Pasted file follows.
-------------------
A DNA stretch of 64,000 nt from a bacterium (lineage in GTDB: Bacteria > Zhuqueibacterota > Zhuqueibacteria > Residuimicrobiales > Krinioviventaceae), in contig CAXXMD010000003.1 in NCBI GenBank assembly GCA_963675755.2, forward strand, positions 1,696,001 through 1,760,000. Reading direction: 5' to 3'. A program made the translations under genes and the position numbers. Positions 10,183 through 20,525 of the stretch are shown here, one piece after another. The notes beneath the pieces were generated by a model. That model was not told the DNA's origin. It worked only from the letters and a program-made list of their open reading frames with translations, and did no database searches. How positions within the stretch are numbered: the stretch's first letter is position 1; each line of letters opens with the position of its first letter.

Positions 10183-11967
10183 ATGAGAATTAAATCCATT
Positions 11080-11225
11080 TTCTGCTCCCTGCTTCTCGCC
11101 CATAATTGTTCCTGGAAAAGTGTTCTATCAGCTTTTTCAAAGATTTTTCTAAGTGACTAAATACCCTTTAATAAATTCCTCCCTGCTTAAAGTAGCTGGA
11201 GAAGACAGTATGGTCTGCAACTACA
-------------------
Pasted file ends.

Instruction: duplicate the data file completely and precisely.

A DNA stretch of 64,000 nt from a bacterium (lineage in GTDB: Bacteria > Zhuqueibacterota > Zhuqueibacteria > Residuimicrobiales > Krinioviventaceae), in contig CAXXMD010000003.1 in NCBI GenBank assembly GCA_963675755.2, forward strand, positions 1,696,001 through 1,760,000. Reading direction: 5' to 3'. A program made the translations under genes and the position numbers. Positions 10,183 through 20,525 of the stretch are shown here, one piece after another. The notes beneath the pieces were generated by a model. That model was not told the DNA's origin. It worked only from the letters and a program-made list of their open reading frames with translations, and did no database searches. How positions within the stretch are numbered: the stretch's first letter is position 1; each line of letters opens with the position of its first letter.

Positions 10183-11967
10183 ATGAGAATTAAATCCATT
Positions 11080-11225
11080 TTCTGCTCCCTGCTTCTCGCC
11101 CATAATTGTTCCTGGAAAAGTGTTCTATCAGCTTTTTCAAAGATTTTTCTAAGTGACTAAATACCCTTTAATAAATTCCTCCCTGCTTAAAGTAGCTGGA
11201 GAAGACAGTATGGTCTGCAACTACA